At this time the High School had outgrown its quarters in the old church building on Avenue D and Twenty-ninth Street. On this account the school was transferred on December 6, 1897, to Schuyler Hall, at Bergen Point, its present location.

On April 5, 1898, a contract was awarded for the erection of a new twenty-room school, No. 7, on property between Seventeenth and Andrew Streets; price of land, $12400; building, $71,300 (opened for use September 5, 1899). On April 19, 1898, contracts were again awarded for the enlargement of school buildings, this time: No. 4 School, addition of four rooms; contract price $13,216 (opened for use October 10, 1898); No. 6 School, addition of four rooms; contract price, $10,897 (opened for use about November 1, 1898).

On December 3, 1898, St. Luke's Hospital on East Twenty-second Street was opened.

During the summer of 1897-8 several balloon ascensions were made at "Salter's," in Pamrapo, to which thousands would flock to witness these daring feats. At one occasion the parachute failed to open in its descent, and the horrified spectators saw the aeronaut fall to the earth and killed.

The increase in population for the ten years ending 1900 was 13,689, making the total in that year 32,722 souls.

On the night of July 4, 1901, a number of oil tanks belonging to the Standard Oil Company at the Hook exploded. A terrible fire raged for five days, consuming millions of gallons of oil. Houses close by were threatened by the blaze, and the tenants, who were mostly poor, were compelled to remove their household belongings and camp out on the salt meadows. The local Fire Department fought splendidly night and day, and much property was saved by the heroic efforts of the men, who were assisted by fire tugs from New York. This fire proved to be one of the largest in the United States.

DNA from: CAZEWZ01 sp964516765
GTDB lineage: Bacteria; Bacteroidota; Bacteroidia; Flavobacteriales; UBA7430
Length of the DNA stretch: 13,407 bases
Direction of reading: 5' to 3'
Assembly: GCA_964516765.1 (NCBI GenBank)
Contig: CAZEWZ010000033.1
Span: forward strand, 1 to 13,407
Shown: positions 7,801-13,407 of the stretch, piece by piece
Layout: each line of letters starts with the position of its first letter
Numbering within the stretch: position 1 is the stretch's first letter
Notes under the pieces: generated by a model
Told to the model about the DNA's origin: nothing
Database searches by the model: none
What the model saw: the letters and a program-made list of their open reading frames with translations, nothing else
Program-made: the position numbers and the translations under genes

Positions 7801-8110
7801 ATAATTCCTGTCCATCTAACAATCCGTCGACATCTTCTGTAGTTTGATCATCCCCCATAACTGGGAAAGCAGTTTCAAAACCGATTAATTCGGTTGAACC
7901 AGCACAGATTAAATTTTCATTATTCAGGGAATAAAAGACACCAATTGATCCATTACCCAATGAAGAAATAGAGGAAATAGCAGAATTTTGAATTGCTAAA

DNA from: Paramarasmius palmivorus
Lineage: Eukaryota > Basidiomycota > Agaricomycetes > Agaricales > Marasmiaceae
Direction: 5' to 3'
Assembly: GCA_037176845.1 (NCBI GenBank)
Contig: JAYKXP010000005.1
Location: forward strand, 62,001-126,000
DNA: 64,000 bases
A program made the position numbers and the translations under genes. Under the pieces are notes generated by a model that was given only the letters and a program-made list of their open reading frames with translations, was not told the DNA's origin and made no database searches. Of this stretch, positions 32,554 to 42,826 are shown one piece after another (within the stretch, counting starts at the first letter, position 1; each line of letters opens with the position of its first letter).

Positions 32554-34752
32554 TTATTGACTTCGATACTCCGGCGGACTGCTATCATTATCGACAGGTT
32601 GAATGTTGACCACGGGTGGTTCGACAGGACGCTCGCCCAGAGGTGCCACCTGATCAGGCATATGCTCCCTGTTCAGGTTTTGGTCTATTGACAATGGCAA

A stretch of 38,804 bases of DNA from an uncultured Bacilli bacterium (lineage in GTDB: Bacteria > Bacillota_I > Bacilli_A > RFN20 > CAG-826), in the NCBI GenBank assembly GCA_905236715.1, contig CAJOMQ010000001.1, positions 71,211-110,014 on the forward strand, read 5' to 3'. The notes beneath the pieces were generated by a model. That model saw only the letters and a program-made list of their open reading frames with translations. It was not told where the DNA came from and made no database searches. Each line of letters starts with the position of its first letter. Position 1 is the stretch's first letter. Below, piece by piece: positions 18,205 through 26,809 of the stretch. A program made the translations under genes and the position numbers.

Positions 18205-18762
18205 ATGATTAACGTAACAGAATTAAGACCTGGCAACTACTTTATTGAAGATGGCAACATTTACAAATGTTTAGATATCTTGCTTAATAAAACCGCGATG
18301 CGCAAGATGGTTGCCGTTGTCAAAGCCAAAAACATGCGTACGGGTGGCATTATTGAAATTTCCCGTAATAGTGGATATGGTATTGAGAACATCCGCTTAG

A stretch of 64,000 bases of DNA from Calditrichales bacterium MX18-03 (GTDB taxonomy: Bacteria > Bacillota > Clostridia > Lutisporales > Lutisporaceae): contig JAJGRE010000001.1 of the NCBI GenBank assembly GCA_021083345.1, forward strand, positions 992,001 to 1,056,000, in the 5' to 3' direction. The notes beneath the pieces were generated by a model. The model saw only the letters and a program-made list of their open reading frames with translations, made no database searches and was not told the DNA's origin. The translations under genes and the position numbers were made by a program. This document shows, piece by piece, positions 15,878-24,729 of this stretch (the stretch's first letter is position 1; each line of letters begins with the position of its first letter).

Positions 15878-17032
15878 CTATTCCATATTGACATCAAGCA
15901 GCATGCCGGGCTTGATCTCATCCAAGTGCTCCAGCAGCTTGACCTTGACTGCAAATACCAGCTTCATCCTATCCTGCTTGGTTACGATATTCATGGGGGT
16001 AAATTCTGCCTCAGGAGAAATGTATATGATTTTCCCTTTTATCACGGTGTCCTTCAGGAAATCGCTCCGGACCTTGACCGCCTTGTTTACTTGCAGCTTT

When, in September, 1901, President McKinley was lingering between life and death, the result of an assassin's bullet wound, public feeling here was at its height. Upon his death, the city went into mourning; sorrow was manifest everywhere. Memorial services were held in most of the churches, and several fraternal organizations expressed their sympathy in writing to Mrs. McKinley.

The city was visited by small-pox in November, 1901. Over seventy cases were reported, of which twelve were fatal. School No. 5, on East Twenty-second Street, and the annex on the Hook Road, were both closed by order of the Board of Health. Every effort was made to check the spread of this dreaded disease. Dr. Forman, the city physician, and other doctors were kept busy night and day in vaccinating people. It is said some 7,000 persons were treated.

In this year, by an act of Legislature, the commencement of the Councilmanic terms were changed from the last Monday in April, as prescribed by the charter, to the first day of January at 12 o'clock, noon. This was called the "Meeker Act." Owing to this. Mayor Seymour entered his fourth term on January 1, 1902, being the first to do so.

Building Inspector Thomas Herbert reported that during 1901 more than a million dollars were invested in the erection of new dwellings and places of industry, together with improvements. The valuation of real estate amounted to over $15,-000,000.

Great activity was evident in street improvements during this administration. From April, 1901, to April, 1902, there were added 3,608 linear feet of curbstone, 5,506 linear feet of flag-stone, 4"673 linear feet of macadam pavement, 5,800 feet of sewers.